NEARLY 30 years ago, when Graham Edgington was left with a 16-month-old son to care for after losing his wife Jennifer in a car accident, he had nowhere to turn for emotional or financial support.
Mr Edgington, aged 57, says he was even asked by social services if he wanted to give baby James up as it was “unusual” for a man to be on his own with a child.
But the doting father brought his child up the best he could with help from his family.
The father and son, from Bradshaw, who found fame as semi-finalists in the 2010 series of ITV’s Britain’s Got Talent as the singing duo Father & Son, have been through some tough times coming to terms with their loss since Jennifer died in 1985. But their unique bond, which has developed from such tragic circumstances, is evident.
Four years ago they used their experience to set up a charity to provide a support network for widowed fathers and their children, offering financial and psychological support throughout a carefully selected network and programme.
After an overwhelming response from families around the world, The Jennifer Charity now hopes that 2014 will bring a new dimension to its work by carrying out research into statistics.
This will in turn allow it to apply for funding from bodies such as Children in Need to reach more families like Graham and James.
- For more information about The Jennifer Charity visit jennifercharity.word press.com or call 01204 361723.
Graham’s story: There was nothing for men back then
"It was late January in 1985. James was only a baby
"I remember we’d had a really bad snowfall and her car skidded and hit a lamp post in Crompton Way.
“People say: ‘How did you cope?’ But I didn’t cope. There was nothing for men back then. There has always been support for women — financial support and social services support — but I wasn’t eligible for anything.
“Social services monitored me for a while because I was a man on my own with a child. They even gave me the option to give James up a week after Jennifer’s funeral. They said it was unusual for a man to look after his child.
“I had family support, which was fantastic. I believe that women have a natural support mechanism with each other, whereas men usually don’t say anything.
“I found out as time went on that I could turn my hands to things that I never thought I’d do. I could cook.
"I didn’t know how to look after a baby, but I soon learned.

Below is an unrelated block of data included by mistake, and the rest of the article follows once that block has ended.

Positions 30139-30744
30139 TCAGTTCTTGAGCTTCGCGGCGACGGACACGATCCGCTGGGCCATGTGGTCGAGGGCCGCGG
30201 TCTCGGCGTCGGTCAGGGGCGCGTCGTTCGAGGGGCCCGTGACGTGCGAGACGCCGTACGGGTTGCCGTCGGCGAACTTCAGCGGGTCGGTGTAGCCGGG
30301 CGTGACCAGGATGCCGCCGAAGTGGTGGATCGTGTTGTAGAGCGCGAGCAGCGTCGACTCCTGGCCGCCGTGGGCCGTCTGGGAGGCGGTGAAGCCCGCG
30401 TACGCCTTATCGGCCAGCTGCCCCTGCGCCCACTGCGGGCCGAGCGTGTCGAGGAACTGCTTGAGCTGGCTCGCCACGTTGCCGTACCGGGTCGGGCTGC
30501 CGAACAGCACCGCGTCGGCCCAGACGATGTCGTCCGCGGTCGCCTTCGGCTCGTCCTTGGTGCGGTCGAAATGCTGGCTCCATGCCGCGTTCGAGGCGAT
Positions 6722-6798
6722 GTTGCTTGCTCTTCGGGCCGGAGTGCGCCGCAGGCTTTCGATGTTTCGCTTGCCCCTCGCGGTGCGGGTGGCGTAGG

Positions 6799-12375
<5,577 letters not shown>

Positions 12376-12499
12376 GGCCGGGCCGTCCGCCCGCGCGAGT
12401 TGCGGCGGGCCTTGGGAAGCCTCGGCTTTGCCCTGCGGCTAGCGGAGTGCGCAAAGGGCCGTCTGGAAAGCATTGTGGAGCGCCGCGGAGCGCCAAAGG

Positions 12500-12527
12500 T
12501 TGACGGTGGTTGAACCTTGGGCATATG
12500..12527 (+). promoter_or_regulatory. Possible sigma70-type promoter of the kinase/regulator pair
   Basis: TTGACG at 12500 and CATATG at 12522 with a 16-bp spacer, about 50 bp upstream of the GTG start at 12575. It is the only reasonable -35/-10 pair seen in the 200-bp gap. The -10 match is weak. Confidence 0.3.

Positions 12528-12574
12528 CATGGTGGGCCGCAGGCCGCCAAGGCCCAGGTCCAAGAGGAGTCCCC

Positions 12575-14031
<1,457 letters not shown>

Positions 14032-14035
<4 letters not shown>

"It was a life-changing experience with this little thing attached to my hip needing me all the time. I had to do all the bottle feeding, changing, getting up at night.
“It’s given us an amazing bond really. We are best friends. That’s something I might not have had if I wasn’t so involved.
“The charity came about because I wanted to do something to help others who were widowers with children. It’s been going for four years now and it’s been amazing.
“For me Jennifer never died. She left a left a legacy and I have got to battle on in her memory.”
James’ story: One-parent family was all I knew
“I suppose it was a given for me that families were all one-parent families because that’s all I knew.
“But when I went to Bolton School and started going to friends’ houses for parties, I realised that wasn’t the case.
“I suppose I went through school oblivious to it all. I didn’t feel grief because I didn’t remember — although dad never kept anything from me. There was just a gap in my life.
“Because of our situation, my relationship with dad is on another level — he’s my best friend, and more so now. He was everything to me when I was younger. He disciplined me one minute and consoled me another.
“It was like being in a two-parent family, the ‘mum’ for one thing and the ‘dad’ in for the other. One weekend we would be playing tennis or football and the next day he’d be sewing buttons on to my jacket.
"That was amazing. I know that dad has had his moments when it’s been hard for him. I don’t know whether what he’s been though is harder than what I’ve been through. I think our grief is different.
“I didn’t know mum and never will — it’s not like I have been adopted and there’s a chance I’ll see her again. I won’t ever see the woman that is supposed to be massive in my life.
“In 2010 I started looking for support groups to help widowed fathers and their children. At that time I was 27 and it all hit me.
"I’d gone through mum’s stuff and saw her wedding dress and it was the first time I had grieved for her.
"I thought this must affect others. So we set up the charity, not knowing the response we would get.
“We started to get emails from people saying: ‘We’re so glad you’re there for us.’
“The dads just want someone there so they can pick up the phone when they need it.”